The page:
Dir: Vishal Bharadwaj. India. 2003. 134mins

Shakespeare meets Bollywood in the energetic Maqbool, a two-hour-plus extravaganza expressly modelled on Macbeth, the most blood-besotted play of the Bard's maturity. Ultimately more Double Indemnity, The Postman Always Rings Twice, and Body Heat than Shakespearean, this rambunctious film borrows the playwright's characters while tarting them up in the most deliciously lurid melodramatic clothes. (Who would have thought that Macbeth could be made more over-the-top') While it's not quite as engaging as the recent near-crossover festival hit Lagaan, it's just as stylish and "big," in all senses of the word.

The huge plus here, one that gives it a leg up on Lagaan and equates it more nearly with Mira Nair's hybrid Monsoon Wedding, is that sophomore director Vishal Bharadwaj, who developed his Bollywood chops composing scores, has completely re-imagined the inevitable generic song-and-dance numbers, causing them to flow infinitely more naturally into the surrounding narrative. Thus, while its commercial prospects will largely be limited to its native country, Maqbool is a perfect addition to festivals, like Toronto, where it premiered, looking to enhance their ethnic offerings with some fun.

The Duncan figure (with more than a little of Brando's Godfather thrown into the mix) is Abbaji (Shah), who heads one of the biggest gangs in Mumbai. His loyal lieutenant, Maqbool (Khan) is seduced by Abbaji's mistress Nimmi (Tabu), who feeds him wonderfully arch dialogue like "There are 13 moles on my body. Do you want to see them all'"

Once it becomes clear that Abbaji's daughter is angling to marry Guddu, one of Abbaji's foot soldiers, Maqbool and Nimmi begin plotting to kill off Abbaji before the wedding, which will assure Guddu's ascension to the throne, can take place. Alas, guilt and a doubtful pregnancy eventually cause both plotters to become unhinged. It is here that director Bharadwaj most closely and most fruitfully adheres to the Shakespearean model, with powerful scenes that recall Lady Macbeth's frenetic handwashing and Macbeth's disturbing visions of the murdered Banquo.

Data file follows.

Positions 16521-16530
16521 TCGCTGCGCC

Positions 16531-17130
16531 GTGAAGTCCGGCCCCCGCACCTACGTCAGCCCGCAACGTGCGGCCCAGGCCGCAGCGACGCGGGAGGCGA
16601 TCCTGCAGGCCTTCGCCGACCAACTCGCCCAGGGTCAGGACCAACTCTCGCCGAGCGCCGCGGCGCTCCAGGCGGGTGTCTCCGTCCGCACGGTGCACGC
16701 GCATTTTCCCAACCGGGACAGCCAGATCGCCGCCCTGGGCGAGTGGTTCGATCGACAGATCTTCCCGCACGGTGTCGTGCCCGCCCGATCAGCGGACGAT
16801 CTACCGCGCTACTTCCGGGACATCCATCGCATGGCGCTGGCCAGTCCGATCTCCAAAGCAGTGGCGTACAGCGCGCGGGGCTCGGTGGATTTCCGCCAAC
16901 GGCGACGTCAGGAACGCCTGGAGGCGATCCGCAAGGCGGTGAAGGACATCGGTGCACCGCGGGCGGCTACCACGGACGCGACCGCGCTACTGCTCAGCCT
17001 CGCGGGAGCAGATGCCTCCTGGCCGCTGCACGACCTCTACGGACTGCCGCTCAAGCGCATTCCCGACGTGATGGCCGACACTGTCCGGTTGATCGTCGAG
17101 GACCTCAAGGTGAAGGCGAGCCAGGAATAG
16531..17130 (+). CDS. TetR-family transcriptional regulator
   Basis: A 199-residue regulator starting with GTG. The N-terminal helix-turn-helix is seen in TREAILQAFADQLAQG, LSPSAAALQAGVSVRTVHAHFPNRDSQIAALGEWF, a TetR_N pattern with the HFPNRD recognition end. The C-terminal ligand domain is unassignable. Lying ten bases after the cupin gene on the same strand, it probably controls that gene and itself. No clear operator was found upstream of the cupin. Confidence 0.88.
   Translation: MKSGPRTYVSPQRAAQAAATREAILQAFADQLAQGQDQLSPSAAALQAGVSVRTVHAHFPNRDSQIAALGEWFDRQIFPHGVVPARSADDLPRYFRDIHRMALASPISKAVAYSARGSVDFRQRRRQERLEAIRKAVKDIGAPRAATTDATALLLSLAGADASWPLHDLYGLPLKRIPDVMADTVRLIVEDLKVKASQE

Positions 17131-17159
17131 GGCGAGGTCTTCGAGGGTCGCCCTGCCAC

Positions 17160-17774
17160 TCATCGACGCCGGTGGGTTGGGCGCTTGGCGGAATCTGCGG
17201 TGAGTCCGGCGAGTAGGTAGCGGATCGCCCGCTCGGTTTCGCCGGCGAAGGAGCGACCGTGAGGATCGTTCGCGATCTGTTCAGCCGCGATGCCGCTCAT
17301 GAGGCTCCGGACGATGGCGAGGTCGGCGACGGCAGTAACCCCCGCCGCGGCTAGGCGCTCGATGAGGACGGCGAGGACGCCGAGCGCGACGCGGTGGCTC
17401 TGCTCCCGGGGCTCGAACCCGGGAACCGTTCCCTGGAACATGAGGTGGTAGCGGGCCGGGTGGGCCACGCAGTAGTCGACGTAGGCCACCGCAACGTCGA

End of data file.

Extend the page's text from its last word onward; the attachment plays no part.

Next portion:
Lively chases and noisy shoot-outs bring the story to its preordained conclusion. Bharadwaj is smart enough to leaven his melodrama and blood lust with comic relief, here provided by two corrupt police officers, one of whom is played by the inestimable Om Puri, who has become a solidly professional fixture of Western films with Indian subject-matter. (His policeman likes to utter comically sententious aphorisms like "For fire to burn the fear of water is necessary" while torturing a rival gang member.) While a couple of montage sequences tend to slow the action, the fight scenes are handsomely mounted, and the scene in which Abbaji is murdered provides a powerful strobe-lighted phantasmagoria.

Most interesting, though, are the song-and-dance numbers that Westerners will find, to their enjoyment, well-integrated into the story, few in number and, perhaps because of that, thoroughly delightful. The director seems to be happily straddling the fence here, both giving his primary Indian audience what it wants, yet looking askance at the same time; the chief evidence for this is the film's many clever, affectionate in-jokes at Bollywood's expense.

Production cos: Kaleidoscope Entertainment
Int'l sales:
Distant Horizon
Bobby Bedi
Abbas Tyrewala, Vishal Bharadwaj
Hemant Chaturvedi
Arif Sheikh
Production designer:
Jayant Deshmukh
Robert Taylor
Vishal Bharadwaj
Main cast:
Irfan Kah, Tabu, Om Puri, Naseeruddin Shah